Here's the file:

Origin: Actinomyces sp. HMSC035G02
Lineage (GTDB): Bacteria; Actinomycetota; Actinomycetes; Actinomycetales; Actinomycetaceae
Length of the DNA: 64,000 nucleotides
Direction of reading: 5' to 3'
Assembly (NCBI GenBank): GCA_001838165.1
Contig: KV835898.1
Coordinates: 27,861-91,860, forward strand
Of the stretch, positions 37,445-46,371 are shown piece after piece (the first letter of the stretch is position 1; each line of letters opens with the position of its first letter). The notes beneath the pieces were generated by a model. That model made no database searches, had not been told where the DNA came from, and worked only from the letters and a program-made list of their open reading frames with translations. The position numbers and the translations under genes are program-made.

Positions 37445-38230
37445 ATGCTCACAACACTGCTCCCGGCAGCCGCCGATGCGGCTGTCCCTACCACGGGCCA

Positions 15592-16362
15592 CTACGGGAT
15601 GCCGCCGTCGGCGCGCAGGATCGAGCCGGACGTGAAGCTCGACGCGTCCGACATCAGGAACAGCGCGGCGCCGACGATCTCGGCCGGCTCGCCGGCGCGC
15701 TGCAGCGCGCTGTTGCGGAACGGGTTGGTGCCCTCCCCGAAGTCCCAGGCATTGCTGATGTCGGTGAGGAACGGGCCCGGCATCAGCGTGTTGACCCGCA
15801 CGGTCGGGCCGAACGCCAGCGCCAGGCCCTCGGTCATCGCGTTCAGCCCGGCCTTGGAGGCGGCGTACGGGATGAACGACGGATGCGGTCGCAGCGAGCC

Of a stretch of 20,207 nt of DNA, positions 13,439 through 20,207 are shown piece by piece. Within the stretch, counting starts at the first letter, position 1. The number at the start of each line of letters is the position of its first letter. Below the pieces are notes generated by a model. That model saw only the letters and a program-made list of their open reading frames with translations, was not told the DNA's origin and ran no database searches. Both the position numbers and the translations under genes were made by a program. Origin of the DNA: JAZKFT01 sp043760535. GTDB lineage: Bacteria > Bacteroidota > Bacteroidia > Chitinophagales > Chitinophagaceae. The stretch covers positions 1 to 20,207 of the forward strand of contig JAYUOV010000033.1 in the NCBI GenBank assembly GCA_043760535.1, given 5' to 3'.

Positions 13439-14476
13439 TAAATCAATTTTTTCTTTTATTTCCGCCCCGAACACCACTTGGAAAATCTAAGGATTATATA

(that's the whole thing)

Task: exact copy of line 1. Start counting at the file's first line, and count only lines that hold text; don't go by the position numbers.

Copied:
Origin: Actinomyces sp. HMSC035G02